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This Day in Yankees History: A longtime Yankee stalwart turns 77

In addition to a station change and a terrible signing, three solid Yankees celebrate birthdays.

Chicago White Sox v New York Yankees

Welcome to the relaunched This Day in Yankees History. We may be well into hot stove season, but there’s still some time to dig into the history books. These daily posts will highlight two or three key moments in Yankees history on a given date, as well as recognize players born on the day. Hope you enjoy this trip down memory lane with us!

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This Day in Yankees History (December 27)

36 Years Ago

The Yankees signed Ed Whitson to a five-year, $4.4 million contract, coming off of a 14-8 season with the Padres that culminated in the franchise’s first World Series appearance. In 1984, Whitson’s annual salary of $880K nearly tripled that of the average American League salary: $329,408. However, Whitson was nowhere near worth that hefty price of admission.

Yogi Berra with Ed Whitson

The righty following his 3.24 ERA, 111 ERA+ season in ‘84 with a 4.88 ERA and 83 ERA+ for the ’85 Yanks. Almost everything was bad on the field, and it got even worse away from it when Whitson and manager Billy Martin (who had replaced Yogi Berra in late April) got into a fight at a hotel bar in Baltimore. Whitson broke Martin’s arm, and the skipper cracked his pitcher’s rib. Martin had led to his team to a surprising 97-win campaign that just fell short of a division title, but the fight was a big reason why he was let go after the season anyway.

Unfortunately, Whitson didn’t fare much better under Lou Piniella. Midway through a horrid 7.54 ERA campaign for the Yankees in ‘86, the team dealt him back to San Diego for reliever Tim Stoddard, and agreed to pay the remaining three and a half years on Whitson’s contract. In San Diego’s warmer weather, Whitson posted the two best seasons of his career in 1989 and 1990, the first of which was still on the Yankees’ dime. In 455 23 innings across those two years, Whitson recorded a 2.63 ERA (140 ERA+) and won 30 games. Whitson remained a Padre until he retired after his age 36 season in 1991, finishing out a 15-year big league career.

19 Years Ago

The brand-new YES Network, which owned the rights to both the television and radio broadcasts of Yankee games, agreed to a deal to move the radio broadcasts to 880 WCBS-AM, from 770 WABC-AM, where they’d been heard for the previous 21 years. The five-year deal netted $9.75 million annually for YES, and marked the station’s return to broadcasting Yankee games for the first time since it did so between 1961-66. Despite the change of stations, John Sterling stayed on as the team’s radio play-by-play man. Longtime SportsCenter anchor Charley Steiner was brought in to replace Kay for a couple seasons before WCBS added Suzyn Waldman as the full-time color analyst, forming the Yankees’ current radio duo (though the radio broadcast would move to 660 WFAN-AM in 2014.)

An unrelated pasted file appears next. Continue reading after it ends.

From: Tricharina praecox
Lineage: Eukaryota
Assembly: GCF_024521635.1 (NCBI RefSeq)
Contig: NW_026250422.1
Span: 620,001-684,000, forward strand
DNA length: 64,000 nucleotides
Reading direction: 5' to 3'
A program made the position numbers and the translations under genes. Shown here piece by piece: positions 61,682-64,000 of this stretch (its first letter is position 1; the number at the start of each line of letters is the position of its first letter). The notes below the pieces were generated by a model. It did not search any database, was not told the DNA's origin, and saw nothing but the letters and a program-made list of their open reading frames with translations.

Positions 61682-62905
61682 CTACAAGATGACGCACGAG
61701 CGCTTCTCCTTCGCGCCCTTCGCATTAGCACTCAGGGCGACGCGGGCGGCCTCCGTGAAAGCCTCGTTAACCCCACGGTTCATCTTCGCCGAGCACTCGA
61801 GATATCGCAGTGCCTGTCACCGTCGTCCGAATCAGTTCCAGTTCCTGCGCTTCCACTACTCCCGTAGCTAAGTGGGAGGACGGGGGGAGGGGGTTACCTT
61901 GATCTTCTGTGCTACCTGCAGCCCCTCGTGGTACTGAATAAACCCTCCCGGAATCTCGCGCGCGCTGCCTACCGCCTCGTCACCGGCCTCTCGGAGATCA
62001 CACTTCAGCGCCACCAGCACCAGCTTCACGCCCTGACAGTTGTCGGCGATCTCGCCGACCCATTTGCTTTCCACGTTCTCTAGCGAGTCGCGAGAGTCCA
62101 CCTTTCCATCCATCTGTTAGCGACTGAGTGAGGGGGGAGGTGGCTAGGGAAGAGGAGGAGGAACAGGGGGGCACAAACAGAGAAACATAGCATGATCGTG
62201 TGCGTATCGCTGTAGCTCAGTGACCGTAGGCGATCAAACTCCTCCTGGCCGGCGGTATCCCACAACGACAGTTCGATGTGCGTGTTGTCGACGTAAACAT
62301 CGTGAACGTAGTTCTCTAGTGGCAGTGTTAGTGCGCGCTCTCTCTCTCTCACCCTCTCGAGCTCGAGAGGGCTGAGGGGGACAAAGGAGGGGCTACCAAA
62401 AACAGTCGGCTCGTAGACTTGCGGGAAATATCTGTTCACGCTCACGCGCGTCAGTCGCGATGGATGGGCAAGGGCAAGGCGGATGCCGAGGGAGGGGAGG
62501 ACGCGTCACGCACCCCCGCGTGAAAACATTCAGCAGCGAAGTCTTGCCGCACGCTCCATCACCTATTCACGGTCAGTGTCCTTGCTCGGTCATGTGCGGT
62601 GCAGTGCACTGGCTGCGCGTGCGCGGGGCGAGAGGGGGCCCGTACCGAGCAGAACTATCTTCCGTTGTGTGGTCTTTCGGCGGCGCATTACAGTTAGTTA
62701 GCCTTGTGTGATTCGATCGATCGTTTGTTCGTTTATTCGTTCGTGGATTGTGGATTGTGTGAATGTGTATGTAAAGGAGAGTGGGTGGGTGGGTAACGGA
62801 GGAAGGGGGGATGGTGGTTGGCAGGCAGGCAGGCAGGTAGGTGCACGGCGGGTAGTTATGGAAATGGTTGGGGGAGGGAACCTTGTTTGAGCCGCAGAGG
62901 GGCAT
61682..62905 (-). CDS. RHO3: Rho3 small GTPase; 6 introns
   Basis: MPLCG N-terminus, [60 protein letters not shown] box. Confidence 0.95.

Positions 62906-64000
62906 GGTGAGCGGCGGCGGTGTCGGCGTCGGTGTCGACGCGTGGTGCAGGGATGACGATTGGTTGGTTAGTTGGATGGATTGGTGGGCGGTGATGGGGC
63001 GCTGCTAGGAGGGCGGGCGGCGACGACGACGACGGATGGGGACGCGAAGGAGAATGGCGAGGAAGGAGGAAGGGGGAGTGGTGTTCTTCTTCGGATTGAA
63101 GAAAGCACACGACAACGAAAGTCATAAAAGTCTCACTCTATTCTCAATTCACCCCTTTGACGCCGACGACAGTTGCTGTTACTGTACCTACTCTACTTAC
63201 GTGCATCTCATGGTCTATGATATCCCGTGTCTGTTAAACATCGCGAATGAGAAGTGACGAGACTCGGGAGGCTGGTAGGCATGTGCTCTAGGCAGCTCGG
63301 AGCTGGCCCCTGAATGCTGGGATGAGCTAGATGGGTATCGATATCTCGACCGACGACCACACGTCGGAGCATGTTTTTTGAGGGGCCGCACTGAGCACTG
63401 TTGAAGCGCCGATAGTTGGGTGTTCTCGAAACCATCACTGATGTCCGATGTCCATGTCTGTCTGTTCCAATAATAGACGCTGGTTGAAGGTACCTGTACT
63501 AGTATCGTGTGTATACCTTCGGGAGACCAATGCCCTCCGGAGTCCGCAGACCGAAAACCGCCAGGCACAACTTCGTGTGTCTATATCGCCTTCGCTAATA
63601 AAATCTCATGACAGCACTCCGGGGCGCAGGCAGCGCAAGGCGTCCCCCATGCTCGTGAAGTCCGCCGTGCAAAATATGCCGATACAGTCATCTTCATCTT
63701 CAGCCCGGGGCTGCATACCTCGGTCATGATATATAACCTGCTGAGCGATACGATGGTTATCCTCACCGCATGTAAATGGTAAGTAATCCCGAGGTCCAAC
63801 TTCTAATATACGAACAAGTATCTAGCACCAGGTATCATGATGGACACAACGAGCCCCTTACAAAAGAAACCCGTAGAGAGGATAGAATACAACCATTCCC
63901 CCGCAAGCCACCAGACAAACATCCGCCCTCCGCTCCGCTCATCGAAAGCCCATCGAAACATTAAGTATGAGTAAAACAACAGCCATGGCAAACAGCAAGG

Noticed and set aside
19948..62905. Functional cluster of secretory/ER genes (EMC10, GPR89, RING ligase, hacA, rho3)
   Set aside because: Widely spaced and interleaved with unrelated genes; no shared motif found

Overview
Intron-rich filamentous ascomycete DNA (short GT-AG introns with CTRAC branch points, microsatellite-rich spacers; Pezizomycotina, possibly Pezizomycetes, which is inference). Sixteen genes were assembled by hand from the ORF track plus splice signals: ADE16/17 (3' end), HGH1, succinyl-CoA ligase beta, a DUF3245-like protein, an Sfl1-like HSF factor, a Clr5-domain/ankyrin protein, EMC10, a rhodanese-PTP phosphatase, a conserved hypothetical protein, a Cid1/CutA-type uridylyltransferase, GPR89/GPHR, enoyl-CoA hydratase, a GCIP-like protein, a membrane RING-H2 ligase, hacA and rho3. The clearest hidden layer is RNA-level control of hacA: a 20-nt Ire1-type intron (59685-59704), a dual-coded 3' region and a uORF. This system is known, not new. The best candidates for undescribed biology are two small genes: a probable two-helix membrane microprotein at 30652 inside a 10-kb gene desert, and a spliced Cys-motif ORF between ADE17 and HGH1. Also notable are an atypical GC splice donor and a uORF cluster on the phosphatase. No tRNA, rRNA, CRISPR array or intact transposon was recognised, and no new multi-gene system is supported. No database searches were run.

Beginning with the 2002 season, YES Network promoted Sterling’s former sidekick, Michael Kay, to the primary play-by-play role for the television broadcast, and downgraded Jim Kaat, Ken Singleton, and Bobby Murcer to his fill-ins or color commentators. That year, they also introduced popular dynasty veterans David Cone and Paul O’Neill to the TV booth; both them and Singleton continue to broadcast on YES with Kay today.

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Two-time All-Star and two-time World Series champ Roy White turns 77 years old today. Called up at age 21, White played all 15 of his major league seasons in left field for the Yanks, spending more time in left than any other player in Yankees history. With a keen eye, White’s career OBP of .360 and .764 OPS led to 12 above-average offensive seasons, and 46.8 career WAR — more than at least a score of Hall of Famers. He was twice an All-Star during his prime years and later played a pivotal role as a regular outfielder for the late-’70s Yankees, which won three pennants in a row and a pair of World Series titles.

South Carolinian, former Gamecock, and current Yankee, Jordan Montgomery turns 28 today. Following a second so-so season after a successful Tommy John surgery, Montgomery shone in last year’s playoffs. In his first and only playoff start, the lefty went four-strong in Game 4 of the ALDS against the Rays, allowing a single extra base hit which drove in the Rays’ lone run. He left the game with a Yankee lead, and the bullpen shut the door, giving the Yankees a chance to play in a winner-take-all fifth game. I’ll refrain from reminding anyone of what happened next.

Jim Leyritz turns 57 today, too. A catcher, corner-infielder and corner outfielder, Leyritz was a passable defender at seven positions and an average hitter. As an MLB utilityman, Leyritz enjoyed an 11-year career as a part-time starter, totaling 7.9 WAR. As a Yankee for his first seven years in the league, he played sparsely, backing up mostly solid squads. In 1996, his Yankees defeated the Braves for his first career World Series win, and was able to record three hits including a homer on 11 plate appearances (the blow that changed the course of the series in Game 4). In 1998, as a member of the Padres, Leyritz received another 11 trips to the plate in the Series against the Yankees, but failed to record a hit as the Yankees won in a sweep. The following season, the Padres traded Leyritz back to the Bombers, giving him a chance to win his second World Series title, again against the Braves.

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We thank Baseball Reference and for providing background information for these posts.